Let’s point out — while feeling somewhat apologetic for not noting so many others in the top-notch cast — the outstanding performance of Bryan Jeffrey, who’s certainly got the feelin’ as he goes slippin’ and slidin’ through his James Brown-Little Richard character of James Thunder Early.

Crystal Freeman also excels as Effie, the former Dreamgirl who is shaken awake when she is given her walking papers by the trio’s very controlling manager. She brings down Act 1’s (figurative) curtain, as well as the dinner theater house, as she emotes to the song “(And I Am Telling You) I’m Not Going.”

Then there’s Sequina DuBose as Diana, er, Deena Jones, who sweet sings her way to night club stardom before quitting the trio to go on to something “more important” (like the movies and a solo act).

And there’s DeCarlo Raspberry, as Curtis Taylor Jr., who is as sharp and knowledgeable in the music business as he is creepy and manipulating in his personal relationships.

Kevin McAllister is the director who moves it all along at an almost breathless pace, while the sequined and beautifully draped costumes by Lawrence B. Munsey sparkle and glitter.

Much of the latter is due to lighting designer Lynn Joslin’s flashing colored globes and cubes, which come alive along the walls to give added sparkle to the costumes and the performers on the minimal dinner theater stage.

The music is directed and orchestrated by Ross Scott Rawlings, and the dancing is choreographed by Shalyce Hembey. There are 32 — count ‘em, 32! — musical numbers in the show, including reprises.

The singing and dancing to such numbers as “Cadillac Car,” an ode to making it big in the big time, and the wild and wooly “Steppin’ to the Bad Side,” are performed by just about everybody in the 25-plus member cast.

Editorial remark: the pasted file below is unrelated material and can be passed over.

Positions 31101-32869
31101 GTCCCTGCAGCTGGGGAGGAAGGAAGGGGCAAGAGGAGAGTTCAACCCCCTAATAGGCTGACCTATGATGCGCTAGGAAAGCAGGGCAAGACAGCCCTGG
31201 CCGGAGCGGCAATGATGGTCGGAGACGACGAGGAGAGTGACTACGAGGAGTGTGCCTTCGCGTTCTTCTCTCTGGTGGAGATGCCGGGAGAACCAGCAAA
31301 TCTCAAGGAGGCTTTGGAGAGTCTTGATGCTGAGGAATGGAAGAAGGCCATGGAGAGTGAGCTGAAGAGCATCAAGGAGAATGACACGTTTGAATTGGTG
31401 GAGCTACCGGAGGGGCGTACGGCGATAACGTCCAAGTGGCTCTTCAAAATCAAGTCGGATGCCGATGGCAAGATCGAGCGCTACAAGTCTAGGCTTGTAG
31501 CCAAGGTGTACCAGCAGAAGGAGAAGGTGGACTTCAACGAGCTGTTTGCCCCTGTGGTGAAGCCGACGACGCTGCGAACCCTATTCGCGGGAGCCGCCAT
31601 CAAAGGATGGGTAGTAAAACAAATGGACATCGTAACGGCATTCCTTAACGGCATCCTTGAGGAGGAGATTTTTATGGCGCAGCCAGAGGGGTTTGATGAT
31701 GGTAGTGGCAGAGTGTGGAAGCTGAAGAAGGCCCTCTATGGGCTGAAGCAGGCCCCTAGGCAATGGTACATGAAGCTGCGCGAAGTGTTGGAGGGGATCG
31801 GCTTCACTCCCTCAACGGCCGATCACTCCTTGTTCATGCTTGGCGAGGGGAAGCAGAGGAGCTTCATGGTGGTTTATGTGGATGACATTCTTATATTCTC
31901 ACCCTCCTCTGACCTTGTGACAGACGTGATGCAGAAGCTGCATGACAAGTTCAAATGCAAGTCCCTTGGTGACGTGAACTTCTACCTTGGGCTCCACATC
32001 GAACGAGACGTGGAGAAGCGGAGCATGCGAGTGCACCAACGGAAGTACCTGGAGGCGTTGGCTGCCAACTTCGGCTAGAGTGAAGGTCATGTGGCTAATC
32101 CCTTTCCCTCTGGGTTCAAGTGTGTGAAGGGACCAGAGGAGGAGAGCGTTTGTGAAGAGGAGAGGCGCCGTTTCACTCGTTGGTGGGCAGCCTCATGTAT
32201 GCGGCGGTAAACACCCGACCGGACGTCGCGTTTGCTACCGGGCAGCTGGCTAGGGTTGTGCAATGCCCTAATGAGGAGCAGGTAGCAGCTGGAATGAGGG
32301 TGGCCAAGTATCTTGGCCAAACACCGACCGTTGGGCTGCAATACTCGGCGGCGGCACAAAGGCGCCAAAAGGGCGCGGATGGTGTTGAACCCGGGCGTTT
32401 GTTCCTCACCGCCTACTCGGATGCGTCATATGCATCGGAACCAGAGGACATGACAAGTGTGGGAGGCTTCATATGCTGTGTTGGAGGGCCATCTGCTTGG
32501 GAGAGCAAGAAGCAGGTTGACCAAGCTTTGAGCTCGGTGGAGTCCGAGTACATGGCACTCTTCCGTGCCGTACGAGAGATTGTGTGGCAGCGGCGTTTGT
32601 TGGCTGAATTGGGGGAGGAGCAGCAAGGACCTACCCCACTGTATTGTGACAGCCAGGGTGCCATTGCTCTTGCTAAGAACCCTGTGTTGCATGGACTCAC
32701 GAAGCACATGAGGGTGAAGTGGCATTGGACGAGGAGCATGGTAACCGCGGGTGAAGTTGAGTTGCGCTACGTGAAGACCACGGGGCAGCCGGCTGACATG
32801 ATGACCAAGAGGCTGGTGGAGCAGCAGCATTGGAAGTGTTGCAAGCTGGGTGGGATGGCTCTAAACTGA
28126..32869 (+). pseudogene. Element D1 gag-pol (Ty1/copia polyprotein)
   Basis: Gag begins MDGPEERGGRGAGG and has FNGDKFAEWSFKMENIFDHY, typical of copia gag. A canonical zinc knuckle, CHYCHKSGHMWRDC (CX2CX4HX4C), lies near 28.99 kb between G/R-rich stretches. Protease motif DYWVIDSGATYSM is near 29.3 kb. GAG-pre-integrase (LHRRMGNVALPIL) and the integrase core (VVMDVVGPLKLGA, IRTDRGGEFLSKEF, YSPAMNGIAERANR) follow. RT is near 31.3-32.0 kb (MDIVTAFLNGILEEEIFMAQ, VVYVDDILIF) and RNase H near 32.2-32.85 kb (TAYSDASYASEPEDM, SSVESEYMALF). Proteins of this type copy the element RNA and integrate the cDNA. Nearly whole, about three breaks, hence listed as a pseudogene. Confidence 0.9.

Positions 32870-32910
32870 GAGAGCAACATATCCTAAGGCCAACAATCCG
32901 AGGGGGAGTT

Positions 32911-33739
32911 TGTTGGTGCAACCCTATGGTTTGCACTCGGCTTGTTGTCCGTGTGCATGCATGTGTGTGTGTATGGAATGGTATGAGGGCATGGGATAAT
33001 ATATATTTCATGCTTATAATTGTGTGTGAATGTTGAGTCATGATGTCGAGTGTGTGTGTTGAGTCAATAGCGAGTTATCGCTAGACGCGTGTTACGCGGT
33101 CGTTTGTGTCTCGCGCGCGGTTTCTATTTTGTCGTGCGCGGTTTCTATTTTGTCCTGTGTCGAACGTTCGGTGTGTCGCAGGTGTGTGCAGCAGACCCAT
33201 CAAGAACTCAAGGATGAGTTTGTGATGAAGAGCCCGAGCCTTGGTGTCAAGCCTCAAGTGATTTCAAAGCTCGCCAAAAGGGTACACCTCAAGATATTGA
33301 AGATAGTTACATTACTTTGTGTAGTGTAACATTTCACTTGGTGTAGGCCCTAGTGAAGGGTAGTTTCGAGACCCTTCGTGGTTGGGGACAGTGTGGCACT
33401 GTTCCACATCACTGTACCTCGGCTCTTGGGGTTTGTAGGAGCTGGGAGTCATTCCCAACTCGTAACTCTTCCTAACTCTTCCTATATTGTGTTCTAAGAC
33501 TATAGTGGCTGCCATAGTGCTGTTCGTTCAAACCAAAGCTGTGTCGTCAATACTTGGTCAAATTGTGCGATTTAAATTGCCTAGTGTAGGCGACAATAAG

The solo shout-outs — the aforementioned “I’m Not Going,” as well as “I Am Changing,” by Effie, as well as the James Brown-Little Richard-James Thunder Early take on “Baby-Baby” — had the couple hundred audience members movin’ and groovin’ in their seats.

 It’s too bad there’s not enough room at Toby’s for dancing in the aisles.

Performances and tickets

Dreamgirls continues through Nov. 12 at Toby’s Dinner Theatre, located at 5900 Symphony Woods Rd. in Columbia.

Doors open at 6 p.m. for dinner prior to the evening performances Tuesday through Saturday, which begin at 8 p.m. For Sunday evening performances, which begin at 7 p.m., doors open at 5 p.m. for dinner.

On Wednesdays and Sundays, there are matinee performances, which open for brunch at 10:30 a.m., with shows beginning at 12:30 p.m.

Reservations are required. Ticket prices range from $45.50 (for children under 12) to $64, depending on the performance. Tickets for those 65+ are available Tuesday and Wednesday nights, as well as Wednesday matinees, for $51.85. Ticket prices include buffet dinner or brunch, tea and coffee. Specialty alcoholic drinks are priced separately.

Toby’s buffet-style meals offer something for everyone. Dinners feature roast beef, BBQ ribs, fried chicken, roast potatoes, cocktail shrimp, a variety of vegetables and salads, and more. Cake and unlimited ice cream are also included. You can also arrange to have coffee or alcohol brought to you during intermission.

At Toby’s, the show’s actors also wait on tables. Their tips constitute much of their pay for their performances, so be sure to tip well.

For more information or to reserve tickets, call (410) 730-8311 or visit www.tobysdinnertheatre.com.